New Chrome Extensions Developers Should Verify With $5 One Time Fee

New Chrome Extensions Developers Should Verify With $5 One Time Fee

chrome extensions  New Chrome Extensions Developers Should Verify With $5 One Time Fee

Verified Google Chrome Extensions

Today,Google introduced two significant changes in the Google Chrome Extensions Gallery: a developer signup fee and a domain verification system. The Developer sign up fee adds a one time $5 charge for new developers before they can start uploading to the extensions gallery

This applies to Extensions, Themes, and Soon, for Web Apps to.

The developer signup fee is a one-time payment of $5. It is intended to create better safeguards against fraudulent extensions in the gallery and limit the activity of malicious developer accounts. Starting today, this fee will be required to publish extensions, themes and soon apps in the gallery.

We are waiving the fee for developers who already registered with the gallery (specifically before 11am PST today), so that they can continue to update their extensions and publish new items without paying the fee. Writes Chromium Blog.

Domain verification is the second security feature added to Chrome Extensions System. Developers will be able to associate their extensions (and soon their apps) with domains they own or manage using Google’s Webmaster Tools. This way, they can clearly associate their extension with their brand and website, which in turn will help users identify “official” extensions in the gallery.

I am not sure how developers will react to this move. Yes, a one time fee adds an extra level of security because all new developers are verified. For web apps with payment system, it sounds reasonable.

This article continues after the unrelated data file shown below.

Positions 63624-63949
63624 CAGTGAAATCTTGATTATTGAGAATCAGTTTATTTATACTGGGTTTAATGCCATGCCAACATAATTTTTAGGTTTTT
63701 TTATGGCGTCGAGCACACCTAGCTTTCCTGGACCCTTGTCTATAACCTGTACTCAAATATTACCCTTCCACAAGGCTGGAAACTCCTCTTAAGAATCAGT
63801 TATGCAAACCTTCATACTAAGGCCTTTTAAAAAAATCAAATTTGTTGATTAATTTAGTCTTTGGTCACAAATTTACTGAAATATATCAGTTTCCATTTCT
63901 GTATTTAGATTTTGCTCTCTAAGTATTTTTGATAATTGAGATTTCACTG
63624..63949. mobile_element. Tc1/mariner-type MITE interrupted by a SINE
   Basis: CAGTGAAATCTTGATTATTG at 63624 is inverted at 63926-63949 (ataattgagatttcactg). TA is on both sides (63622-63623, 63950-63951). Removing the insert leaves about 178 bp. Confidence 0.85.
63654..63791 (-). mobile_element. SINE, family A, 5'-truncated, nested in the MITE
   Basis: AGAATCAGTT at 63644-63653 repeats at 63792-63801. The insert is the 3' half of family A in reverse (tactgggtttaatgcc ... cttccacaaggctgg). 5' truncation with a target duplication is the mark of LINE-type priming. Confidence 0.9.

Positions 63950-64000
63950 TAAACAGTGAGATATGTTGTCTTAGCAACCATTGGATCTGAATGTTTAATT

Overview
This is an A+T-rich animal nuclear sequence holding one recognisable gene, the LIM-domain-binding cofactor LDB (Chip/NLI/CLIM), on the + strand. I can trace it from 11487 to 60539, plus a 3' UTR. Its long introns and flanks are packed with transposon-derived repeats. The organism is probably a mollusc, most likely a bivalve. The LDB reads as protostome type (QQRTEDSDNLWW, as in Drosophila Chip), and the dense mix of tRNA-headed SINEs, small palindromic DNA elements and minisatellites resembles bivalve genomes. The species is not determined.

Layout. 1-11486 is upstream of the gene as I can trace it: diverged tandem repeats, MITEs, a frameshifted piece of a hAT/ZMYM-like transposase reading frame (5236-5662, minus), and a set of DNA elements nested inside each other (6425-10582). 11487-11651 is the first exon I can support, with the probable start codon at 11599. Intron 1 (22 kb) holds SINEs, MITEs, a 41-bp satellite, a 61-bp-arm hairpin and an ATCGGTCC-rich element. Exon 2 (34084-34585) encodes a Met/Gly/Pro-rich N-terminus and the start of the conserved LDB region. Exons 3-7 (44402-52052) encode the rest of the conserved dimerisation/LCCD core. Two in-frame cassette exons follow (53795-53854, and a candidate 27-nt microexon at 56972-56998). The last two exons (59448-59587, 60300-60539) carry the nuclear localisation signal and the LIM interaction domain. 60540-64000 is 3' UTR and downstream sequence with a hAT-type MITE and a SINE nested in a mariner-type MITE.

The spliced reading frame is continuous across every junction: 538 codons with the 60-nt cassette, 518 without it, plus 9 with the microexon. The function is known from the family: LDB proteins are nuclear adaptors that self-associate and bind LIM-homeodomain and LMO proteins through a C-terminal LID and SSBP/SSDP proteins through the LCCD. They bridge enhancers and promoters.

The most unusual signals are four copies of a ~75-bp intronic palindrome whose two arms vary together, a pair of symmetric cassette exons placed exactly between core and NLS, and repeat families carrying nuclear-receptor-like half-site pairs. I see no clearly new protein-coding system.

But, will it stop people from uploading new extensions, if they do not want to spend $5 for a free extension that they wrote in their free time ? Should they pay to provide a free service to others ?

Comments on this entry are closed.

  • Yes, this is a bad move on google’s part.
    To keep Chrome a popular browser they need to keep it available for free with lots of options.
    They are essentially stifling creativity and a valuable source of free stuff for themselves. The more extensions available for chrome the more enticing it with be ( if it can do everything… ). By making developers pay to post free extensions they are losing their best base of free advertising and fanatics who help push their product.
    Tighter controls are a good idea, and verification is a great idea, however charging someone to provide you a free service makes no sense at all.

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    • Yes, it was a bad move. I’ve created two (basic) extensions for Chrome, and I refuse to upload them because of paying a fee. I am only a student, I do not see the point. I’m hosting them on my own servers for now.